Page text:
SC: People like going to different things and it was in the daytime as well.

SH: Yeah. I used to do a shopfront in Lygon St, called Catfood Press. Catfood got pretty heavy because I used to put on gigs every weekend and the council came down on me pretty hard. All of these APRA things were coming to the house in my name. The East Brunswick Club were getting complaints about it too. Now at Catfood, they do it a bit differently. In terms of shows, they’ve always been my favourite. Dick Diver has played there.

SC: It’s been said that Boomgates is just Brendan’s (Eddy Current) side project. What do you think of that?

SH: It’s a bit of a cop out. Everyone has bands and are doing stuff that we’re all proud of, but Boomgates is 100% about all of us. I’ve never been in a band that has divided everything so evenly, in terms of input and making songs. It just happens that Brendan’s in a band that’s a total institution. It is what it is.

SC: You used to have a radio show on Triple J, Home and Hosed, and were in Dick Diver and Boomgates at the time.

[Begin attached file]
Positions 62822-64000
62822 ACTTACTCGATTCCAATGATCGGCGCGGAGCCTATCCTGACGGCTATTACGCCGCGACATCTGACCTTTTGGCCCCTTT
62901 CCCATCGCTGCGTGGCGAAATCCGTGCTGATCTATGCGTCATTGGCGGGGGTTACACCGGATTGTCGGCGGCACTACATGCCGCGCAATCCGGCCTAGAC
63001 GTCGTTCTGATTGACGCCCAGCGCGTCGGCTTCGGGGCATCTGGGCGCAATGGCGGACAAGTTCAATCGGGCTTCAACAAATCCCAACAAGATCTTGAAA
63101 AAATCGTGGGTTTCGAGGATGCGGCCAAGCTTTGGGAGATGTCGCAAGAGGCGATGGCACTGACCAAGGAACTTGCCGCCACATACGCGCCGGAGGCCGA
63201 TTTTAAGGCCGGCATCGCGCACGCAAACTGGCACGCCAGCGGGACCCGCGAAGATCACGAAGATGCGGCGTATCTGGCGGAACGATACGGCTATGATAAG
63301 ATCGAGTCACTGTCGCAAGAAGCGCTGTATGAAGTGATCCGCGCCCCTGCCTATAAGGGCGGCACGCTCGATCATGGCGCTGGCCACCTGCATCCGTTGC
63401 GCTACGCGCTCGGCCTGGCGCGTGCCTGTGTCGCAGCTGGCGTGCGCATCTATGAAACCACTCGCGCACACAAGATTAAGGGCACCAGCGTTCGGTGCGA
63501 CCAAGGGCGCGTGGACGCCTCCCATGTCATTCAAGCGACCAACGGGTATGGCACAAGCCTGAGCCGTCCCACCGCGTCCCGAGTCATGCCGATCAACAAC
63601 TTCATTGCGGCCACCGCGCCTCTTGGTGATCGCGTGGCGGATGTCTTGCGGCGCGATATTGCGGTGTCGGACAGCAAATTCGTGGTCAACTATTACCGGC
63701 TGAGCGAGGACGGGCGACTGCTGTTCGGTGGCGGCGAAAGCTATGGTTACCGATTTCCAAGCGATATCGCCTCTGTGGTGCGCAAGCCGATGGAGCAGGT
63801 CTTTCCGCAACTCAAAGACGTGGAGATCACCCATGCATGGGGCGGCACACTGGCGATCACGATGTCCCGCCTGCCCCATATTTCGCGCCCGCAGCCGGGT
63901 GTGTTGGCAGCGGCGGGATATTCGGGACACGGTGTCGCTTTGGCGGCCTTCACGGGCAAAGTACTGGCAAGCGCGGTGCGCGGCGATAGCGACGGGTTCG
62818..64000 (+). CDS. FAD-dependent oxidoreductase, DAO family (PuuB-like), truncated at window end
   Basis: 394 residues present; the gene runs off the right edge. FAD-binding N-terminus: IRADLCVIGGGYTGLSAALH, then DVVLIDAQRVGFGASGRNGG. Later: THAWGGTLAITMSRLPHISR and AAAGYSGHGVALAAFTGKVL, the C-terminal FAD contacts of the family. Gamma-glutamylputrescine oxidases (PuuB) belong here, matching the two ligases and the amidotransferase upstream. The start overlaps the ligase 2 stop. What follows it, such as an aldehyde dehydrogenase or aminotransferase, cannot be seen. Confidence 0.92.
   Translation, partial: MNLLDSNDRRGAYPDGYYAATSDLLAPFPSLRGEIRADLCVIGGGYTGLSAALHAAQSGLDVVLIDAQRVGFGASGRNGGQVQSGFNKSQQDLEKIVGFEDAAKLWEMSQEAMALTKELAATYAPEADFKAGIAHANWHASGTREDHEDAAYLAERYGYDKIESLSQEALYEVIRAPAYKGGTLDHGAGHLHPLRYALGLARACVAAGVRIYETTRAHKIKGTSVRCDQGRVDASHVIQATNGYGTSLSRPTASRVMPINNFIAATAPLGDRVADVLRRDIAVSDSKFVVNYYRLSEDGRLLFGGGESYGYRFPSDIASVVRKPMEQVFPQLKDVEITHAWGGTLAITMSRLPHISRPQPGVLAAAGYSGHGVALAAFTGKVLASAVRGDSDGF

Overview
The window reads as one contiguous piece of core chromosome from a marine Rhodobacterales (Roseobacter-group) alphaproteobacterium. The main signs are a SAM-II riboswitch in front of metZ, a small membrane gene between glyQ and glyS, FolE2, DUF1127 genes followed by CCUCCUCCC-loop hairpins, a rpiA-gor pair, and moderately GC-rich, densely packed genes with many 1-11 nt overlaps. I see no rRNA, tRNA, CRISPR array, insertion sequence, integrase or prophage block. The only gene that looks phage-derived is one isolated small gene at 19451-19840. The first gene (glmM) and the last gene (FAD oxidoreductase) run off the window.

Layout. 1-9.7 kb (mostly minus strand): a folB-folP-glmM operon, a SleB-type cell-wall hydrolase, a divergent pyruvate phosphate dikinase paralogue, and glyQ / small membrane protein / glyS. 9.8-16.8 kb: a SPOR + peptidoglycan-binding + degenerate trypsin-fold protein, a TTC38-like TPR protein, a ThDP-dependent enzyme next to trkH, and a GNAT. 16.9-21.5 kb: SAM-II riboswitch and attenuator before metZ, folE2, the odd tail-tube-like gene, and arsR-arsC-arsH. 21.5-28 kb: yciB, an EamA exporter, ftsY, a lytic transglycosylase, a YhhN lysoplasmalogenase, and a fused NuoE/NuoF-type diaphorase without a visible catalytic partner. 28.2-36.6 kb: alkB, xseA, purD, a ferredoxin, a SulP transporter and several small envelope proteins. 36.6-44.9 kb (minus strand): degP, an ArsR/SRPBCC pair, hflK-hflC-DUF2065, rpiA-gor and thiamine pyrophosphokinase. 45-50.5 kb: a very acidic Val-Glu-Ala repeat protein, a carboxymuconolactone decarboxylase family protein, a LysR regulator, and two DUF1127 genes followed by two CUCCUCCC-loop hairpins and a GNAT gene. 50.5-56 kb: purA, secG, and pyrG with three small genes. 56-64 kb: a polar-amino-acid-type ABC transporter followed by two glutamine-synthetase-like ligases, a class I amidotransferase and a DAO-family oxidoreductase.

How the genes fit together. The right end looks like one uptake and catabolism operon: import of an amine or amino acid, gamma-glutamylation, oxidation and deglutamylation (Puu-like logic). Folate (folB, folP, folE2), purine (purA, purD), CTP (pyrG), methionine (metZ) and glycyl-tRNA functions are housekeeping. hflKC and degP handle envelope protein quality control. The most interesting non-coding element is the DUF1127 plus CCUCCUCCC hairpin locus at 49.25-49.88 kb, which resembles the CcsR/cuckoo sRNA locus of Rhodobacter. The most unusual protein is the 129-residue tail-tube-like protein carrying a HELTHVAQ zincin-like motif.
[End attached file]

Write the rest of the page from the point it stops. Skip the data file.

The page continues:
SH: I left the radio show late last year, and did it for two years. It got a bit too much. I didn’t want to work full time in an office, I wanted to do other things. I loved doing it and what I could do. I loved playing stuff I really believed in. It’s a tricky thing to get national exposure for a lot of bands. It was a really cool thing that I got that opportunity to do that. Eventually, working full time in an office did my head in.

SC: Out of all of that’s on your plate, what do you look forward to doing the most?

SH: Everything I do I look forward to doing equally. How could it not be? If I’m doing an exhibition, it’s equally as needed and ties in to all the music.

SC: One feeds into the other.